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Editorial: Kathleen Kane's day has come

| Wednesday, Nov. 28, 2018, 4:33 p.m.
FILE - In this Monday, Oct. 24, 2016, file photo, former Pennsylvania Attorney General Kathleen Kane arrives at Montgomery County courthouse for her sentencing hearing in Norristown, Pa. The Pennsylvania state Supreme Court on Monday, Nov. 26, 2018, announced it will not review Kane's conviction for leaking grand jury information and lying about it, and the Montgomery County district attorney's office said it plans to ask a judge the following morning to revoke her bail. (AP Photo/Matt Rourke, File)
FILE - In this Monday, Oct. 24, 2016, file photo, former Pennsylvania Attorney General Kathleen Kane arrives at Montgomery County courthouse for her sentencing hearing in Norristown, Pa. The Pennsylvania state Supreme Court on Monday, Nov. 26, 2018, announced it will not review Kane's conviction for leaking grand jury information and lying about it, and the Montgomery County district attorney's office said it plans to ask a judge the following morning to revoke her bail. (AP Photo/Matt Rourke, File)

Justice delayed is justice denied, they say.

It is time for the woman who used to be charged with pursuing justice in Pennsylvania to start serving her sentence.

Two years after former attorney general Kathleen Kane was convicted of perjury, and more, in connection with a grand jury leak targeted to hurt a political rival, she is due to finally walk through the doors of the Montgomery County jail and stay there for 10 to 23 months.

Kane’s time in office was plagued by politics and scandal. Her staff changed places in a square-dance of shifting positions. Press secretary was an especially contentious position, with $10,000-a-month flak Chuck Ardo commenting on his way out the door that the office was “an unfolding series of crises that were just never-ending.”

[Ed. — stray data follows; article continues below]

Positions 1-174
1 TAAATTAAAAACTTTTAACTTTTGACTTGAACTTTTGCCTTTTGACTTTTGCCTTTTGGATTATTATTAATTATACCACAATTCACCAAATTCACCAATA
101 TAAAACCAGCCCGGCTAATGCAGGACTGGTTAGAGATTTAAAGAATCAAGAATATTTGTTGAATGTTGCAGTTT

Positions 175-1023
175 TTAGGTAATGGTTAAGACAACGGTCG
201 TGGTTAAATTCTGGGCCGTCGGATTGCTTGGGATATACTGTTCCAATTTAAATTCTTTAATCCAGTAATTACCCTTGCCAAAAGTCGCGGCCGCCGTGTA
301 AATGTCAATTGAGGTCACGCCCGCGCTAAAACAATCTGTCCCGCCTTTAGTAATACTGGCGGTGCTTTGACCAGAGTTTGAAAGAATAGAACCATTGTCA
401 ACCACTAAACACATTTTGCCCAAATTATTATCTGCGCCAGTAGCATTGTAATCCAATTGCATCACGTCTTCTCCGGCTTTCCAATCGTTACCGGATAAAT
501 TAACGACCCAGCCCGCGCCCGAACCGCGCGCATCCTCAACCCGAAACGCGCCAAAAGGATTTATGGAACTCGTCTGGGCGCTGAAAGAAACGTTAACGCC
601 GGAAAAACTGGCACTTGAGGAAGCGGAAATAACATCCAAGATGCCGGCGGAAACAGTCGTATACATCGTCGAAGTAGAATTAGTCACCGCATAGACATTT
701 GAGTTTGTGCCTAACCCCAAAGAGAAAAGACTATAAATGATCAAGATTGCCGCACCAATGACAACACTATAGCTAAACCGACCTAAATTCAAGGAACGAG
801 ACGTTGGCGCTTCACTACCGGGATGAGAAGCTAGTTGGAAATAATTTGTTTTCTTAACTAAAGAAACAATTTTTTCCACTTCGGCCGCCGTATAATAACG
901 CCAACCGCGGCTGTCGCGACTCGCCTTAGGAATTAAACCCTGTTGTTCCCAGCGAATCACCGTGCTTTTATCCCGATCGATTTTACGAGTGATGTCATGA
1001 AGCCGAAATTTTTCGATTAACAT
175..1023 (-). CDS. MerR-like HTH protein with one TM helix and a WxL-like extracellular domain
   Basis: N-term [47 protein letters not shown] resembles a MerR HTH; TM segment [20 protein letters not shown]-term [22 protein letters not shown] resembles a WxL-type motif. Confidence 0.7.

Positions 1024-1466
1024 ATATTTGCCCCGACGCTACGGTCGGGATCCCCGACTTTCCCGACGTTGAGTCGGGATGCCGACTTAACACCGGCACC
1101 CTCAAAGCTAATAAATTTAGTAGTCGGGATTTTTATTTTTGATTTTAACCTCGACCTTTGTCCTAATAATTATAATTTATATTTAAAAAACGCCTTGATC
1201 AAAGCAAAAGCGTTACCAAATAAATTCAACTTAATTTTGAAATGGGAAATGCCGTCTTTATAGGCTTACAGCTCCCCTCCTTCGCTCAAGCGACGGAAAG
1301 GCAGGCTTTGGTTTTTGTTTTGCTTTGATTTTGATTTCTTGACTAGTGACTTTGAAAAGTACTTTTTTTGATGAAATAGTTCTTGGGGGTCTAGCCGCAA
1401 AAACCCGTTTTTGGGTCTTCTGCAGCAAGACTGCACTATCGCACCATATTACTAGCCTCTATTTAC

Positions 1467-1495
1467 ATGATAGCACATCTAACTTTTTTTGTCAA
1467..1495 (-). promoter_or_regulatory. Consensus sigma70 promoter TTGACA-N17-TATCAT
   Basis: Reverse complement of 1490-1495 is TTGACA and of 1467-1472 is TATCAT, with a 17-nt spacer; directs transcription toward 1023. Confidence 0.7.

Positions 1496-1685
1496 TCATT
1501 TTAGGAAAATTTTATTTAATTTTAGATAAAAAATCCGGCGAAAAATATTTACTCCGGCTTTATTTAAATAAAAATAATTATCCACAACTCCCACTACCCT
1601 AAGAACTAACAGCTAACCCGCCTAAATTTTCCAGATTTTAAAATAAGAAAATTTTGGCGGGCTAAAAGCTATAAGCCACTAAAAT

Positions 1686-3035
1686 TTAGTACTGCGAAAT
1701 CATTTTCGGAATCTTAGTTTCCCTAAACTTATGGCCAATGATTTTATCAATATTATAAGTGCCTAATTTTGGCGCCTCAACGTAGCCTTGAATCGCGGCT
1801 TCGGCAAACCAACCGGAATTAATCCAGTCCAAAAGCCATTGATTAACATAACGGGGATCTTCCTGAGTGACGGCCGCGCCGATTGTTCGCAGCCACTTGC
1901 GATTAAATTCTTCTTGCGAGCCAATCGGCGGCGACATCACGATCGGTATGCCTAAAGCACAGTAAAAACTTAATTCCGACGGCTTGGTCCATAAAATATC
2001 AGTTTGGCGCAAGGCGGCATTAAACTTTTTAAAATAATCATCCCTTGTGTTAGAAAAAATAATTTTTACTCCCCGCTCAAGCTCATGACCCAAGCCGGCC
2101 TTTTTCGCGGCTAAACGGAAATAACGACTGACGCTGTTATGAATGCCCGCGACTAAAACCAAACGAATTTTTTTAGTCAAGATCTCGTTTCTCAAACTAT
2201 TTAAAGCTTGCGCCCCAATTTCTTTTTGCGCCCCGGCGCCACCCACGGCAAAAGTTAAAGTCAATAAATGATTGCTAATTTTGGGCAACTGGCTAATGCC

And at every turn, it seems that Kane’s attempt to postpone the inevitable prevented nothing.

Remaining free on bail for more than two years after her conviction was just the most recent example. Kane would have been done serving her sentence by now had she not hemmed and hawed and delayed pending appeals that were finally exhausted this week when the state Supreme Court said no to hearing her case.

This is perfectly legal. Just like other convicted individuals have been able to put off serving a sentence after conviction while going through the appeals process, it is allowed. It’s just not exactly the norm. Ask almost anybody at any other county jail, where many are not just there while an appeal is progressing but while a trial is pending, too.

But Kane’s delay perpetuated a pattern.

Like a child trying to put off cleaning her room by dragging her feet and holding her breath, Kane wouldn’t step down when she was charged with a crime.

She wouldn’t step down when her license to practice law was suspended in 2015. She wouldn’t step down in 2016 as her solicitor general, Bruce Castor, rapidly moved up the ladder, doing jobs she could no longer legally perform. She continued to stand in front of Pennsylvania, collect a paycheck, keep her twin sister on the payroll and spend most of her time defending her own behavior, whether in or out of court.

“It’s anyone’s guess who is running the place,” Senate Majority Leader Jake Corman said in June 2016 .

Now it’s Montgomery County Judge Wendy Demchick-Alloy running things. She revoked Kane’s bail Wednesday and ordered a 9 a.m. Thursday deadline to report to jail.

The correctional facility where she will report has an average population of about 1,800, with more than 300 of those being women.

Everyone there had a life they were leading outside and reasons they might want to delay another day, another month, another year to enter a cell.

It’s time to stop denying justice.

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